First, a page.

Rhetoric: Persuasion in Reading, Writing, and Critical Thinking

Academic Year Language Arts

In this course for 7th through 9th graders, students become rhetorical masters of persuasion and argumentation. By the end of the year, students will have debated Socrates, pitched a Super Bowl commercial, solved a mystery through rational evidence-building, and devised a plan for sharing a limited global resource. By tackling these challenging, engaging projects, students develop a deep understanding of how they can wield the tools of rhetoric to persuade others---and how they can recognize the rhetorical strategies at work in the world around them.

The course is divided into four project-based units.

In the first unit, students study a classic philosophical text written by Plato, the grandfather of Western thought. Using techniques originally developed in ancient Greece, students build a strong foundation for rhetorical mastery as they write and present their own philosophical dialogues.

In the second unit, students learn how classical rhetoric applies in the world of business and marketing. Students deepen their understanding of persuasive techniques by studying successful marketing strategies, all while preparing to pitch a commercial for a fictional business.

In the third unit, students are immersed in a fictional mystery as they learn how to build a strong body of evidence and solve the case through advanced literary and rhetorical analysis. Students finish the unit by putting pen to paper to write their own resolution to the mystery.

In the final unit, students develop their rhetorical skills on a global stage as they convene in a simulated United Nations to argue for the best way to distribute a limited natural resource.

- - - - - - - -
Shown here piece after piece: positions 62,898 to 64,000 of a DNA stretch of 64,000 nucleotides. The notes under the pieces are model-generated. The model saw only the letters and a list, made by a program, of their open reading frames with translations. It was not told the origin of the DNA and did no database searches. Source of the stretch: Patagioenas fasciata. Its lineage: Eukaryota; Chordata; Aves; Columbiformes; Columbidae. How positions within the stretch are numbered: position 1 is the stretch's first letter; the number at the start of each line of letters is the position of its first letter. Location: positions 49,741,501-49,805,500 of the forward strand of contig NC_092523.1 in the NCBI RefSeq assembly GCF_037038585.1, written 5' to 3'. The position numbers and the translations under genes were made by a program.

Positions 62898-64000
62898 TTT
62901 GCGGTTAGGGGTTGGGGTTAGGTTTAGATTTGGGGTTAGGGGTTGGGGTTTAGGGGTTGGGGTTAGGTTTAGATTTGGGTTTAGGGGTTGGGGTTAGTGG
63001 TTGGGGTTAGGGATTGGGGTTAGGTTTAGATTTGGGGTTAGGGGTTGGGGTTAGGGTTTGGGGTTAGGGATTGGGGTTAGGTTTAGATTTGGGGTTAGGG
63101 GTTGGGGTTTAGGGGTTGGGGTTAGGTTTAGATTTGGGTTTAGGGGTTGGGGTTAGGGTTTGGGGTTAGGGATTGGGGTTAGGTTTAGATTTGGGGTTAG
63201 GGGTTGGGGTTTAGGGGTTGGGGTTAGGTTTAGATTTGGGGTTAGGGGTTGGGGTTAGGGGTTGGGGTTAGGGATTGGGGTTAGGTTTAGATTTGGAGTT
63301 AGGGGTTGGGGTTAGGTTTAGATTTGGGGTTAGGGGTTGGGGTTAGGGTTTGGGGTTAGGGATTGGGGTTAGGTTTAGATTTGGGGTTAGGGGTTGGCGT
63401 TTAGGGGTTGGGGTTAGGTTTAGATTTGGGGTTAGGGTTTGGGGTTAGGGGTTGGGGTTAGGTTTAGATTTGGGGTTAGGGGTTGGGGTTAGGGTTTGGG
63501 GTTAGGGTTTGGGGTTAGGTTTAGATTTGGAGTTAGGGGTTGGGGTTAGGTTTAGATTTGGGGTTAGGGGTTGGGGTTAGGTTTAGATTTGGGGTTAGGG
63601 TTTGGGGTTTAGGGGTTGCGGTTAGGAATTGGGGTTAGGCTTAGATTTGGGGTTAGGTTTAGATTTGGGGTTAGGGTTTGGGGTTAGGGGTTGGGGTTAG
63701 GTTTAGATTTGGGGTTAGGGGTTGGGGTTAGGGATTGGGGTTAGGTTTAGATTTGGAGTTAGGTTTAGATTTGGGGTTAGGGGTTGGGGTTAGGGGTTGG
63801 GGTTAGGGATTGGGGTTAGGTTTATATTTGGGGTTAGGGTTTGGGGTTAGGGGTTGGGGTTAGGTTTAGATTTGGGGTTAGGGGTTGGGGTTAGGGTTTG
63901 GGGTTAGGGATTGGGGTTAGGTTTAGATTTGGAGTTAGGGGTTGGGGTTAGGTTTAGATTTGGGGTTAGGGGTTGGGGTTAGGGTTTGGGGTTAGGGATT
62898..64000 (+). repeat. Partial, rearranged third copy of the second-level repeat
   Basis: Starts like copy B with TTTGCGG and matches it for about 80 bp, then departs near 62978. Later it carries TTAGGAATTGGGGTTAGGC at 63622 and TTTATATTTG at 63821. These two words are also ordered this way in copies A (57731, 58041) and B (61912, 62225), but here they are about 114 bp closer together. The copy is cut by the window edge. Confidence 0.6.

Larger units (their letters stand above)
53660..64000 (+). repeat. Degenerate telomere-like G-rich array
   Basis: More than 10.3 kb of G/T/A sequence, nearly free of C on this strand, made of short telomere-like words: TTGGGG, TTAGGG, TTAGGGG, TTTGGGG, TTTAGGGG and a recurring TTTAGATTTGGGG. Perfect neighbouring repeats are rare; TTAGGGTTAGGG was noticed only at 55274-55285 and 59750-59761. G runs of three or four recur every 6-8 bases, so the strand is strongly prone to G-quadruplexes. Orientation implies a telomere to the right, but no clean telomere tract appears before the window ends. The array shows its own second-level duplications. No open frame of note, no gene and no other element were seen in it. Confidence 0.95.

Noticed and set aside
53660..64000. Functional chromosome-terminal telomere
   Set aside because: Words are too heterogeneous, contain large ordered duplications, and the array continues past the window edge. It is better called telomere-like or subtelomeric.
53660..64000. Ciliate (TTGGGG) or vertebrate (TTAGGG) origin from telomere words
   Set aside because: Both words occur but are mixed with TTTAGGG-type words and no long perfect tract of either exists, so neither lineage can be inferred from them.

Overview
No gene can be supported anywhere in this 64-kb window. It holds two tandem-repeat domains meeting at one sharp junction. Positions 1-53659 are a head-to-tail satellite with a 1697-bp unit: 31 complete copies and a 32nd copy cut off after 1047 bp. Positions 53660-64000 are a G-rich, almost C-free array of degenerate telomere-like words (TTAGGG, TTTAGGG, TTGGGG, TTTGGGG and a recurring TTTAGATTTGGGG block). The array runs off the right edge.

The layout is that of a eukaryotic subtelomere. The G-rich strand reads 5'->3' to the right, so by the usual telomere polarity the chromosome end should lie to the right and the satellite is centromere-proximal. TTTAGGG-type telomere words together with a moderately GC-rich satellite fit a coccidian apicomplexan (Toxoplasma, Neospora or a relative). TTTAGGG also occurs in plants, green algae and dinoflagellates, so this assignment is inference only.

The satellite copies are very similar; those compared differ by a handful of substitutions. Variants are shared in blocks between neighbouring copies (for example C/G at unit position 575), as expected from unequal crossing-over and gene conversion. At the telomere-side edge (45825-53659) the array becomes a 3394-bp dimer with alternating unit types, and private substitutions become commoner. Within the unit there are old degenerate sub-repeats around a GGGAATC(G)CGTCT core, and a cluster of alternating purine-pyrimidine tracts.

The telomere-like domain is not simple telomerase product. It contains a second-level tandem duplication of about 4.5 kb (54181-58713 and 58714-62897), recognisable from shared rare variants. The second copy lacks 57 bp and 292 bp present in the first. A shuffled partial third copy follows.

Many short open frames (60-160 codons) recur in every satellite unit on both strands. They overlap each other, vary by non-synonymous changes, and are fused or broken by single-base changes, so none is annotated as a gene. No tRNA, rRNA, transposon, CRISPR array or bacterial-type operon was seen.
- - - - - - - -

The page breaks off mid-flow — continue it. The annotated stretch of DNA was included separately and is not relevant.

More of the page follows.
What happens in class?

Each unit is grounded in a challenging project that requires students to build and apply their skills as rhetoricians to solve an engaging problem. In each day of class, students engage in lessons and activities that help them advance their project work, including a blend of the following types of activities:

Homework

Students should expect to spend about 1-2 hours on homework every week. Homework will include: practicing skills learned in class through questions in the course homepage, long-term writing assignments connected to the unit project, and assigned reading in one of the four quarterly textbooks.

Teacher Feedback

During class, the teacher will give students direct, oral feedback on skills and projects. This in-person feedback is key in helping students revise and improve their writing while they are working on the unit projects. At the end of each writing project, students can expect to receive evaluative written feedback from their teacher.

Course Texts

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